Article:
SOE's RF section was versed in Molière's plays!
Baptised on January 15, 1622, and probably born a couple of days earlier, Molière, whose real name was Jean-Baptiste Poquelin, and whose life was bound up with King Louis XIV’s court at Versailles, remains as central to French culture as Shakespeare is to Britain. Indeed, the French language is referred to as the "language of Molière" – la langue de Molière.
Molière elevated comedy to a level of respect and importance once exclusively reserved for tragedy. For him comedy was a way to reflect on society and he has kept audiences laughing for centuries, right up to the present day.
His most famous plays:
Les Précieuses ridicules (1659) ; L’école des femmes (1662) ; Tartuffe ou l'Imposteur (1664) ; Le Misanthrope ou l'Atrabilaire amoureux (1666) ; L’Avare ou l’école du mensonge (1668) ; Le bourgeois gentihomme (1670) ; Les Fourberies de Scapin (1671) and finally, Le malade imaginaire (1673).Some of them were scandalous to the point of being banned. Others were triumphs from the word go.
In his final play, Molière played the lead role. He died several days after the première. The hypochondriac Argan is an eternal character through which Molière satirised quacks in the medical profession who exploited people’s fear of death.
Combining death and comedy is what makes Molière's legacy still relevant 400 years later, perhaps particularly so in these pandemic times. Qui sont les Diafoirus du moment ?
Poet and fabulist Jean de La Fontaine (whose 400th anniversary of his birth was celebrated in 2021) wrote the epitaph on his tomb. Voltaire wrote a « Vie de Molière » in 1739. Stendhal, who for a long time dreamed of becoming « le Molière du XIXe siècle » (1806), wrote « Molière, ce grand peintre de l’homme tel qu’il est. »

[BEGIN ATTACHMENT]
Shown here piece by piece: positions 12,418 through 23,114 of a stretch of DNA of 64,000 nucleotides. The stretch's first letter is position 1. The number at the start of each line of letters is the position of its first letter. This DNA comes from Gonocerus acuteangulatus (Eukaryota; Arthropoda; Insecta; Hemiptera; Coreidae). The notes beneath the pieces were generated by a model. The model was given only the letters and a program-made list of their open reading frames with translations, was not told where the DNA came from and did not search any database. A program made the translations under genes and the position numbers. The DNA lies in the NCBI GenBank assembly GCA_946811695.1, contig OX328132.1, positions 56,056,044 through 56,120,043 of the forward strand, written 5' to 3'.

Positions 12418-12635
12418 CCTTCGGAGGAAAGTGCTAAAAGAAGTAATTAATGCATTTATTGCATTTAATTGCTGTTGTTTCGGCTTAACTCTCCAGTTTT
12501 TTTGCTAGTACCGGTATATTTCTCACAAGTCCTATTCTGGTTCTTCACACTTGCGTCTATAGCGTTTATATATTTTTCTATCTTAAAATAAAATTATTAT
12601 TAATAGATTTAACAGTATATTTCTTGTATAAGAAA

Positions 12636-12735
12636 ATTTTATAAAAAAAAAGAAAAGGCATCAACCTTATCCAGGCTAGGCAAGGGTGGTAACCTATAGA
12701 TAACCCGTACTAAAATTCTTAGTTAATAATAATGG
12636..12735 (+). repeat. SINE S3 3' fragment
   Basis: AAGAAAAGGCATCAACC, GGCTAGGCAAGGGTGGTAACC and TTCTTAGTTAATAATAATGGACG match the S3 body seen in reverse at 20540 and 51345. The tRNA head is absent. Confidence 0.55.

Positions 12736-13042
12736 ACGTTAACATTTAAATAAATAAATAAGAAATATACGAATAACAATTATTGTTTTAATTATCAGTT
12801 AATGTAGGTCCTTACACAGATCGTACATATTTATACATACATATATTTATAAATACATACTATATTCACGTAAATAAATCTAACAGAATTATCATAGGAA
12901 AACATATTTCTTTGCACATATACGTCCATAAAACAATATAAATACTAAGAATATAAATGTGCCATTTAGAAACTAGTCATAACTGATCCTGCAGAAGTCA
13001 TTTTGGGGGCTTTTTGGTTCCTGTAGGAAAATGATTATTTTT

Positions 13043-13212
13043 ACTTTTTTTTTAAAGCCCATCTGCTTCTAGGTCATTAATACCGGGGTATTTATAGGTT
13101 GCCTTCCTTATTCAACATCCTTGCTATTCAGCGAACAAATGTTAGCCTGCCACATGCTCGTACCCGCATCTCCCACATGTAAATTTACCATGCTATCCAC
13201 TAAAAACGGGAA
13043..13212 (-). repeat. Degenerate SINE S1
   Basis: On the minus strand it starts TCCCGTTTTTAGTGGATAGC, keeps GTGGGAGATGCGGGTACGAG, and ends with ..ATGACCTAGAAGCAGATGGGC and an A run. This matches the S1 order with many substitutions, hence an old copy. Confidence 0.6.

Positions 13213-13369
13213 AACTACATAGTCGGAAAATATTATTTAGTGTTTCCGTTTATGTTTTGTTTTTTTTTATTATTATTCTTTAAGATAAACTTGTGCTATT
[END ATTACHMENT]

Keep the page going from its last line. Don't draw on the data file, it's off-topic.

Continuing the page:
John Donnelly who wrote an adaptation of Tartuffe in 2019 for the National Theatre said that Molière’s plays had withstood the test of time because “the archetypes ring true”.
French pupils study Molière’s plays, practically every year of their scolarité!
Some words and phrases from Molière’s plays are still in use today : un tartuffe; un harpagon; "je parle de la prose sans le savoir", modern version of "il y a plus de quarante ans que je dis de la prose, sans que j’en susse rien." ; "Qui veut noyer son chien l'accuse de la rage."
En lire plus:
2022, Année Molière :
Molière 2022 – 400e anniversaire
À regarder :
A partly-fictionalised but witty biopic, “Molière”, directed and co-written by Laurent Tirard with Romain Duris as Molière and Fabrice Luchini as Monsieur Jourdain, 2007.
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At Alliance Française de Londres, we mark Molière’s quadricentennial by revealing how SOE, from the depths of our building at 1 Dorset Square, gave the names of Molière’s characters to the civilian organisers it was parachuting into occupied France!
Série: Personnages de Molière comme pseudonymes (TNA)
« RF operations and agents were named for a time after fish (while F used trees); in 1943, organisers were named after occupations, wireless operators after inhabitants of countries or regions, military delegates after geometrical shapes, civil organisers after characters from Molière’s plays, and inter-allied missions used herbs. But when given to French volunteers, they were often untranslatable into French. So the BCRA gave the agents French pseudos: Fassin was PERCH for RF Section and SIF for the BCRA ; one agent was GUDGEON for the British and FRIT for the French ; Georges Bidault was MACKEREL as well as BIP for his first mission. »
We can identify from the list above : N°56, Scapin, was Claude Serreules, deputy to Jean Moulin, later Compagnon de la Libération. N°64, Léandre, was Georges Bidault when he replaced Moulin as chairman of the Conseil National de la Résistance. He was foreign minister in Général de Gaulle’s first government post-war.
N°109, Myrtil, was Alix d’Unienville, or Melle Michell during her SOE training. See the webpage we’ve dedicated to her: Alix RF agent
The extract above and more are in the forthcoming RF is for Real Friends – SOE’s Other French Section”, research into SOE’s RF Section enlivened with testimonies and unpublished documents.
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The Special Operations Executive: SOE and RF section
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